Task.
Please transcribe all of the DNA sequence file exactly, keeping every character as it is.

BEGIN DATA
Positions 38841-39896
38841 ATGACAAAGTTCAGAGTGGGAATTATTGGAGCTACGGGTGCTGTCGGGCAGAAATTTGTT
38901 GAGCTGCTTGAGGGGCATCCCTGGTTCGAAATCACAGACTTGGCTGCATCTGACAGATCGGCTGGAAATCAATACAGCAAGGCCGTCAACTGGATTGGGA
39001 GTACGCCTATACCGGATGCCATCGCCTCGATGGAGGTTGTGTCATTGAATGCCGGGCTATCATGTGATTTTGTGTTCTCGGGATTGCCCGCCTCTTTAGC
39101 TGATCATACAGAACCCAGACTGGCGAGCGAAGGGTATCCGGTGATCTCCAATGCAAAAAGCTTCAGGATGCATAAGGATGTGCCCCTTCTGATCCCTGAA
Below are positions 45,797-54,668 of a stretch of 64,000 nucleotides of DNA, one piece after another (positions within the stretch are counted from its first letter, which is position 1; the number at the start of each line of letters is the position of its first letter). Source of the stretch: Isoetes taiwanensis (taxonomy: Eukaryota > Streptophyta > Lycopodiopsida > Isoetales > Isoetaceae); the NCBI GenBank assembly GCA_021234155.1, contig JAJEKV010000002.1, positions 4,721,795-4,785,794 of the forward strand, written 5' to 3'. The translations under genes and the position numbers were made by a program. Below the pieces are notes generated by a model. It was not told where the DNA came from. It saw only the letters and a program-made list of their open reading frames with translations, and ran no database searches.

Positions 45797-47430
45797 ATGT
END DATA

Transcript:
Positions 38841-39896
38841 ATGACAAAGTTCAGAGTGGGAATTATTGGAGCTACGGGTGCTGTCGGGCAGAAATTTGTT
38901 GAGCTGCTTGAGGGGCATCCCTGGTTCGAAATCACAGACTTGGCTGCATCTGACAGATCGGCTGGAAATCAATACAGCAAGGCCGTCAACTGGATTGGGA
39001 GTACGCCTATACCGGATGCCATCGCCTCGATGGAGGTTGTGTCATTGAATGCCGGGCTATCATGTGATTTTGTGTTCTCGGGATTGCCCGCCTCTTTAGC
39101 TGATCATACAGAACCCAGACTGGCGAGCGAAGGGTATCCGGTGATCTCCAATGCAAAAAGCTTCAGGATGCATAAGGATGTGCCCCTTCTGATCCCTGAA
Below are positions 45,797-54,668 of a stretch of 64,000 nucleotides of DNA, one piece after another (positions within the stretch are counted from its first letter, which is position 1; the number at the start of each line of letters is the position of its first letter). Source of the stretch: Isoetes taiwanensis (taxonomy: Eukaryota > Streptophyta > Lycopodiopsida > Isoetales > Isoetaceae); the NCBI GenBank assembly GCA_021234155.1, contig JAJEKV010000002.1, positions 4,721,795-4,785,794 of the forward strand, written 5' to 3'. The translations under genes and the position numbers were made by a program. Below the pieces are notes generated by a model. It was not told where the DNA came from. It saw only the letters and a program-made list of their open reading frames with translations, and ran no database searches.

Positions 45797-47430
45797 ATGT